Much depends on the local building regulations of course, I really don’t know anything about how they approach this sort of thing in Pa.

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      1. elkern

        IIRC, the Refinery is over 100 years old. Equipment – and locations – will have changed a lot through that time, and I’d bet the records are spotty. If Hilco thinks it knows where the contaminants are, they’re stupid or crazy. Plumes would have spread far, in unpredictable directions, across that time. Plant presumably produced leaded gas back in the day, so there will be heavy metals in there too. It will be a long time before it’s safe for children and other living things.

        More likely that their lawyers assured them they would be able to develop selected areas (Schuylkill waterfront?) and foist off the rest of the mess onto someone else.

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    2. Skyburn

      Agreed. The old Willow Grove Naval Air station has been closed for years, but the land is still vacant because of PFAS contamination. And that’s despite the area’s super high property values and a building boom!

      The old Navy Yard in South Philly had contamination problems, too, from the buried fuel tanks, but the area is pretty well built up now. I wonder if they actually cleaned any of it up, and if so, who paid for it?

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      1. Max

        The EPA and US Navy did the heavy clean up of the Navy Yard before it was turned over to the city & PIDC (local public-private economic development corp) in 2000. If I wanted to rile myself up, I could write a treatise on the way Philly “incentivizes” development, but really have a hard time knocking the federal gov’t spending the money to perform major environmental clean up. Seems like a good use of its unlimited spending power, to me. There are also “innocent owner” clean up programs that vary state-by-state that help developers remediate polluted sites. I’d rather see the state (or more ideally, the feds) step in to make remediation viable than wait for “the market” to value the land highly enough for the site to merit clean up without that support.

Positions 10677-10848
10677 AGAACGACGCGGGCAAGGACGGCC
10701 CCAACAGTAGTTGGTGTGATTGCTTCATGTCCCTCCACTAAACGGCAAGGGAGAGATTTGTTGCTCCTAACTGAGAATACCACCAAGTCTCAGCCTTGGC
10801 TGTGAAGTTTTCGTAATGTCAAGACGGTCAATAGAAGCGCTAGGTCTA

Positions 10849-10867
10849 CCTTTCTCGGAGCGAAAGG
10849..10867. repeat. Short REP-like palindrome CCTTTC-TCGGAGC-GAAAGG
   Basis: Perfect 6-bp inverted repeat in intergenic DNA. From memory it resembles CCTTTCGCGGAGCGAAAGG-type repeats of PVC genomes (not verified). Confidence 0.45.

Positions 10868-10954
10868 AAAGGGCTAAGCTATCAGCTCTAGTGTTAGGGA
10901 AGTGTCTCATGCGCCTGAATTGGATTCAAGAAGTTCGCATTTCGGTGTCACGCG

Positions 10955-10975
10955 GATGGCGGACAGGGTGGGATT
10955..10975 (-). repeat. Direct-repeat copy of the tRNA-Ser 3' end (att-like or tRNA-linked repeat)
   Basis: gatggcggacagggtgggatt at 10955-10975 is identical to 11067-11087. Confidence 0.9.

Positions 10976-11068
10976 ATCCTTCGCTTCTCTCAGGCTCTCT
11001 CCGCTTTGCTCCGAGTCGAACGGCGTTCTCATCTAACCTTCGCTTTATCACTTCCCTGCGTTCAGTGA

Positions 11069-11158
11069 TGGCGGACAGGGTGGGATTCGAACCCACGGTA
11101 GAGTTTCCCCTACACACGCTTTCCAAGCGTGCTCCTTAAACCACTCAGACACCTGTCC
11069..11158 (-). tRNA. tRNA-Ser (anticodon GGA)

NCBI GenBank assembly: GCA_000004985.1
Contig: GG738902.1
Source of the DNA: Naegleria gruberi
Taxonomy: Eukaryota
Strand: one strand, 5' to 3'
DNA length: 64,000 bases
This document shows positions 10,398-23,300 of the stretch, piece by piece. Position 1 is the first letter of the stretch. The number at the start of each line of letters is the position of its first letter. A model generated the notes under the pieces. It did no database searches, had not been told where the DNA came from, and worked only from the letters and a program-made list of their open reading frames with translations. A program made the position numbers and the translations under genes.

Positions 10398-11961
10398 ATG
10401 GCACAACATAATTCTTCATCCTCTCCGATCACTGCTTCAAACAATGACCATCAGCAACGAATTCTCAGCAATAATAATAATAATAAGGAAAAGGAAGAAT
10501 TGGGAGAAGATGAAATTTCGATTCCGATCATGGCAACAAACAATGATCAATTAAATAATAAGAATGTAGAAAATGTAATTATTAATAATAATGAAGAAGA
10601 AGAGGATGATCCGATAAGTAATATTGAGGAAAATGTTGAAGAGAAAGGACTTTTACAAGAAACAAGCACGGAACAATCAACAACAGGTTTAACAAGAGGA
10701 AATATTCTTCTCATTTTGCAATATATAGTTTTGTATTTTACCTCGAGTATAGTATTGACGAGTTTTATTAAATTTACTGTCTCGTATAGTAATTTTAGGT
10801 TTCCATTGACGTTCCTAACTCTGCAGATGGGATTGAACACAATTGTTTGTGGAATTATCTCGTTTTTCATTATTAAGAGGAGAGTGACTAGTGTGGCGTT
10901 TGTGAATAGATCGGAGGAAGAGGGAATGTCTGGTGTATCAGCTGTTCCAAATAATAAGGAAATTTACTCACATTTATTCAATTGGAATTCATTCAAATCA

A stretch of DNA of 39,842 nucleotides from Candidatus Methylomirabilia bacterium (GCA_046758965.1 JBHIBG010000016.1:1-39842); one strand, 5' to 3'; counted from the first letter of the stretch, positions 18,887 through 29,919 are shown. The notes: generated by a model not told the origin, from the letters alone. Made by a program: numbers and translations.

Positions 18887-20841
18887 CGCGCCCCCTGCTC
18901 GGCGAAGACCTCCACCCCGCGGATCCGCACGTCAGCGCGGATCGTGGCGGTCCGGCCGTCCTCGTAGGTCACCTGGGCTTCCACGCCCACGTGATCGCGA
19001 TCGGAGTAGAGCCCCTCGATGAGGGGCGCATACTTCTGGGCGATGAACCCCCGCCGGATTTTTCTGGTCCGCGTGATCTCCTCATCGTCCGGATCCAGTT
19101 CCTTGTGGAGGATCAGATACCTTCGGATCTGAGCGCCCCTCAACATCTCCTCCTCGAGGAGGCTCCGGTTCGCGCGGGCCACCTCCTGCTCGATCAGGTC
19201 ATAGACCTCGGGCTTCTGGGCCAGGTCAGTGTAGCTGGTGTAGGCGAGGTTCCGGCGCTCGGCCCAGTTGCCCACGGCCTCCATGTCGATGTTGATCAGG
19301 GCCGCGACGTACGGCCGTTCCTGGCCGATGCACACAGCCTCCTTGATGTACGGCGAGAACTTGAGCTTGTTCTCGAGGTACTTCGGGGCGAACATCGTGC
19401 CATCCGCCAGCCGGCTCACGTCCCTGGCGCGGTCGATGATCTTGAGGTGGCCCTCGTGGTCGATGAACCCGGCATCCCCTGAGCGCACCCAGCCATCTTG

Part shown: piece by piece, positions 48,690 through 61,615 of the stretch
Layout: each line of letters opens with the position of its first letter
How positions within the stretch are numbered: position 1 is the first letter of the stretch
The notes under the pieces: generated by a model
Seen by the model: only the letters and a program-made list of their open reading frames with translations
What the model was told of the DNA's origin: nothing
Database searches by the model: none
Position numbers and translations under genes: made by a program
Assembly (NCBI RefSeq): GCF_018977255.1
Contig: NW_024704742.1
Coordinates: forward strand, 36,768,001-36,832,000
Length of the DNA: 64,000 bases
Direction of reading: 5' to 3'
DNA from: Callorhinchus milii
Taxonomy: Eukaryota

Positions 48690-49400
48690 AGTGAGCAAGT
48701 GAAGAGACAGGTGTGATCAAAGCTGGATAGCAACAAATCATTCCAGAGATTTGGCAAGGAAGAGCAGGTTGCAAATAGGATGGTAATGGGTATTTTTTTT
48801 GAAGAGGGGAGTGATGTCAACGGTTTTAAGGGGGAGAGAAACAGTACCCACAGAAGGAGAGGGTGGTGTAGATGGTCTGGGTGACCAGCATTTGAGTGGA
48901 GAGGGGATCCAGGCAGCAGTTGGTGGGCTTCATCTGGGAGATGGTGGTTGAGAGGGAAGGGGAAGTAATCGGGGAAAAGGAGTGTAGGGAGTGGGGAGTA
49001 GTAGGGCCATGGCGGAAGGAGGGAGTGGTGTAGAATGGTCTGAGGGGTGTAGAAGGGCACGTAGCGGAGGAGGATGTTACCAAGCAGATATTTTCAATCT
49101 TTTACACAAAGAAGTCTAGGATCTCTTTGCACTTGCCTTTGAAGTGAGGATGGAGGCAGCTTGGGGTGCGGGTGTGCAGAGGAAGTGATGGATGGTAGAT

Completely agreed with PK in the sense that a developer bidding on a project this large likely knew what they were getting into – this isn’t a case of a small-scale developer unknowingly buying a retail site where there was an unknown historic polluter like a dry cleaner or leaking underground tank in the vicinity. Anyone who has flown into PHL has seen and/or driven past the ugly monstrosity that is that refinery. It doesn’t take a trained eye to understand that needs to be an early and substantial part of your diligence process.

        Reply
      2. Arthur Dent

        PFAS is an emerging contaminant that generally doesn’t have regulations set on it yet. For the military bases, one of the most common sources of it was firefighting foams, so fire fighting training areas as well as areas that had real fires are major sources. These are very common on many military bases.

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    3. Arthur Dent

      Refineries aren’t that bad to clean up. Most of the contamination tends to be biodegradable compounds (like benzene) so in situ technologies like enhanced bioremediation (add nutrients and oxygen) and oxidation (inject compounds like peroxides to react with compounds) are very effective in providing for near-total destruction of most of the contamination present on these sites. Some soils will be contaminated with metals (especially lead, from leaded gasoline production) which is usually very immobile in soils, so capping with soils and pavements, in situ solidification with cement, or encapsulating in a landfill usually works very well. There will be local challenges, but probably well over half the site could be made ready for development within a handful of years.

      Environmental remediation technologies are light years ahead of where we were in the 1980s. Refinery sites are commonly cleaned up across North America and re-used for numerous purposes cost-effectively.

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    4. Kevin P Chapple

      Jackiebass, tou are correct.
      I would not dream of buying or occupying any form of residential, office or even warehouse space on this property assuming it was “cleaned up”. I often think of Ft. Devons in Massachusetts as a classic example of these issues which has not worked out very well. This one pre-dates the Civil War.